I started therapy in January of this year, and while the obsessive, negative thoughts continued for a few more months, the cutting and drinking came to an end. I had a huge mental breakdown at the end of March, where I was ready to end my life, and from there started what I like to call my “awakening.” My healing process officially began at that point. I started to value and embrace myself and my life, I patched up relationships with people in my life, and I haven’t had suicidal or self-harming thoughts since. I was so proud of the progress I’d made that I wanted something to permanently symbolize this journey and healing process, which brings me to the reason for this blog post.


The Tattoo:

My good friend came with me (and even ended up getting her own tattoo!) to a cool little shop in Charlotte called Blood, Sweat and Tears. Eric Sparrow helped me with my design and then inked away. I decided not to watch while he tattooed me for a couple of reasons: 1) I’m a big baby, and 2) I wanted to wait to see it as a finished tattoo. I closed my eyes and practiced my meditative Darth Vader breathing throughout the process, which luckily only took about 10 minutes. It certainly hurt, though a lot less than the tattoo on my foot. When he finished, I took one look at it and held back tears. It was simple, but perfect.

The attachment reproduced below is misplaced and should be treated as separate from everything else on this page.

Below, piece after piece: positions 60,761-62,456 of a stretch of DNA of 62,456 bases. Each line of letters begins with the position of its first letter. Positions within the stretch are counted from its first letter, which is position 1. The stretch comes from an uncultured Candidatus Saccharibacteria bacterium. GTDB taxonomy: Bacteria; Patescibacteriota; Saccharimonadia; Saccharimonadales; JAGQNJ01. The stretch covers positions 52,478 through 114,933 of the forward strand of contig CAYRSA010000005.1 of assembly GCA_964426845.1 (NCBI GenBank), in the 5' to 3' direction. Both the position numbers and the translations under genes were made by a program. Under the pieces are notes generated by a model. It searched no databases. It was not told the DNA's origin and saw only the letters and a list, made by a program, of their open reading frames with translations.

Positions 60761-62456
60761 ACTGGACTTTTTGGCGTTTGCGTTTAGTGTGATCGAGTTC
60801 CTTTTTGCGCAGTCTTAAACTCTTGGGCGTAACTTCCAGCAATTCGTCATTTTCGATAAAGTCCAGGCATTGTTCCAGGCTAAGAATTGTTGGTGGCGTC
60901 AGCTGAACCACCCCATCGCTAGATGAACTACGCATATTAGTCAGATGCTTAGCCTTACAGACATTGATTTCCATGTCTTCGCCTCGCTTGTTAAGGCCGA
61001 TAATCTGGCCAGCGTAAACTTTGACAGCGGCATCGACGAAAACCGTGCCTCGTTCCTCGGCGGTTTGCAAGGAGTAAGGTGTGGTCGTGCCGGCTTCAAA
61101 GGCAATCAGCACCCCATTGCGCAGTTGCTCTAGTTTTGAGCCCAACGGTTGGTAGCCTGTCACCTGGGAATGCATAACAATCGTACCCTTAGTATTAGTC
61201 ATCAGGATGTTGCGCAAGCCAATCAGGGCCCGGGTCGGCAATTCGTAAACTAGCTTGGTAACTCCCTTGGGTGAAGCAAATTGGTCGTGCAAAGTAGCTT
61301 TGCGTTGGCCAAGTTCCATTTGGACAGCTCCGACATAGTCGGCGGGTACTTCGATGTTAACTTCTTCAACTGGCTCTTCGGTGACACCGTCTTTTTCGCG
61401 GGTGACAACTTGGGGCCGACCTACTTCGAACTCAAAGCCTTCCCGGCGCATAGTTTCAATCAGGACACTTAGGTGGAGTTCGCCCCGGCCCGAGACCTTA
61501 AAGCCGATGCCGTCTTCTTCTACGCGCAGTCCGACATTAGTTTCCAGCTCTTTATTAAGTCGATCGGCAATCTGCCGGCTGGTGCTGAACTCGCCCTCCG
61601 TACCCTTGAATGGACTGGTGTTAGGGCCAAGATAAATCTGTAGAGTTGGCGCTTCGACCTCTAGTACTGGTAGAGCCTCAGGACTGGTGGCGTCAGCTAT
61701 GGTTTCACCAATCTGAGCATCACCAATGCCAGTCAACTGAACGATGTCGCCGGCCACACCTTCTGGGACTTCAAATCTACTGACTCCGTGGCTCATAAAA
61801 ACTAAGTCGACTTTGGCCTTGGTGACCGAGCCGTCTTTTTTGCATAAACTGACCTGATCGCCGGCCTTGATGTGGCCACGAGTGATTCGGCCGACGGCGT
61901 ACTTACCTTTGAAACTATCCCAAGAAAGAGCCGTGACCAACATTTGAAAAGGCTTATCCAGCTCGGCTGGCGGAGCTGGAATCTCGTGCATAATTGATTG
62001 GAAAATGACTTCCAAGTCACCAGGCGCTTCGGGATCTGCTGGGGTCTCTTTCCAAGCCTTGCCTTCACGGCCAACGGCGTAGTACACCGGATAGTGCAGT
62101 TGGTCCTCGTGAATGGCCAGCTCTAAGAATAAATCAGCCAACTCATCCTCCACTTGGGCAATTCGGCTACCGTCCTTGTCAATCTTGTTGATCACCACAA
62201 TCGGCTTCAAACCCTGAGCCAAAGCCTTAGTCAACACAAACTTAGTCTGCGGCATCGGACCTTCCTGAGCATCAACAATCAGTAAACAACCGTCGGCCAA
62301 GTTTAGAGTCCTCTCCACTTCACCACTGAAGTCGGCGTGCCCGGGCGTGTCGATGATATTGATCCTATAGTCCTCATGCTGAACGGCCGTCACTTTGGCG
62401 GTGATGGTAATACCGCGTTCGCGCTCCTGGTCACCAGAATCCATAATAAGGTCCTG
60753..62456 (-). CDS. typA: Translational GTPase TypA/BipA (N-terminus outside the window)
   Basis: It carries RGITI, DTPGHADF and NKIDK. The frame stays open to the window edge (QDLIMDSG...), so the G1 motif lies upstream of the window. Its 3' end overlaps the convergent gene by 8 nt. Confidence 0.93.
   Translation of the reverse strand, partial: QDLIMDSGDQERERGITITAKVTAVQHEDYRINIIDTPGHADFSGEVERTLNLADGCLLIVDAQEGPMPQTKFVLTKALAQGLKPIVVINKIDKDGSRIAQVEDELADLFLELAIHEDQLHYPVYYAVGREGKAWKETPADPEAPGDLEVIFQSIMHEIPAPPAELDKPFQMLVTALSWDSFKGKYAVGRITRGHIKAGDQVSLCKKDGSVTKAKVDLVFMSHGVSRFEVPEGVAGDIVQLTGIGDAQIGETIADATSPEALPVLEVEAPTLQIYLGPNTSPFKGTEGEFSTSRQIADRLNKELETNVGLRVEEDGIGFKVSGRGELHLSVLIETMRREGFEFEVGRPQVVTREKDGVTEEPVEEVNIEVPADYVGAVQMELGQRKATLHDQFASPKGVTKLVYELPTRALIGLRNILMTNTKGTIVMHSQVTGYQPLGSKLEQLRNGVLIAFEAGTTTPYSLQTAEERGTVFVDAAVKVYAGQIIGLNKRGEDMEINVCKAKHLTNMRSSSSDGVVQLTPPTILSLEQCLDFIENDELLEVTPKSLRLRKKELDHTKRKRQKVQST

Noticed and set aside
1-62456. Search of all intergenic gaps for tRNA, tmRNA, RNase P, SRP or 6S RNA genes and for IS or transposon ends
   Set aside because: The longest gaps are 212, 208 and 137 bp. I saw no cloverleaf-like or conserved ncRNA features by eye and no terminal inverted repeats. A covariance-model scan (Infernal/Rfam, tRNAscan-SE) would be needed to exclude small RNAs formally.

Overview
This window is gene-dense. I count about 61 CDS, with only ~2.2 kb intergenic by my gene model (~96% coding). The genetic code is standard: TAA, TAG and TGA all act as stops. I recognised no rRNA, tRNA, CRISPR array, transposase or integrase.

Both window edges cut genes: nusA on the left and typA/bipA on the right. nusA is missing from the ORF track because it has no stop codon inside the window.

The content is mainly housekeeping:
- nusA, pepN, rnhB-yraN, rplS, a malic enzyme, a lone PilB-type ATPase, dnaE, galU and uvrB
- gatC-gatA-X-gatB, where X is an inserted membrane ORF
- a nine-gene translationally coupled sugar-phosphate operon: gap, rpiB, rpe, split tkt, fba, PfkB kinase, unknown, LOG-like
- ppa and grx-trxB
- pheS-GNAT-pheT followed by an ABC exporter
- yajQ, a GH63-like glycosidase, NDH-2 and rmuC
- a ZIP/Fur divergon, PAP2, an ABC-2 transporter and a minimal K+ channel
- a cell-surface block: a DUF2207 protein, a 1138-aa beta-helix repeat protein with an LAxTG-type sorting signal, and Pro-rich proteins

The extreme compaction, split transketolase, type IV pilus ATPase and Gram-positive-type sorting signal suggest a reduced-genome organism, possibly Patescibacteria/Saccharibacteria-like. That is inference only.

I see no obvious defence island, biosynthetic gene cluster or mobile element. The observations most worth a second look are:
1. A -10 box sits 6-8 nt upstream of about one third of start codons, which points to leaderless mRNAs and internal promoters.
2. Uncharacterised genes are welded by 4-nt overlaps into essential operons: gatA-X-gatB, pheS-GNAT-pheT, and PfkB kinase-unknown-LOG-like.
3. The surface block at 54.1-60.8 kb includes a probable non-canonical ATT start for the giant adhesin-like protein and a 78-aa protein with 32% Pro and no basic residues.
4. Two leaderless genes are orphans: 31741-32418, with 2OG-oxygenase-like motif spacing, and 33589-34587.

My just-finished tattoo, in all its red, painful glory

This one little tattoo holds a lot of meaning for me, from the design to the colors to the location. Here’s a little summary of what it means and why I chose it:

  • The Design – I chose a lotus flower for several reasons. These flowers are found in dirty, mucky ponds and emerge as beautiful, colorful jewels on the surface. It’s a meaningful symbol in yoga and Buddhist culture, representing beauty, purity, spirituality, expansion, awakening and life. The symbolism this flower holds is a reminder that we can all be a light in the darkness and that we can stand strong when our environment and surroundings are less than ideal. For me, it also means that despite the shit I’ve gone through and dealt with, I can rise above it with strength and beauty.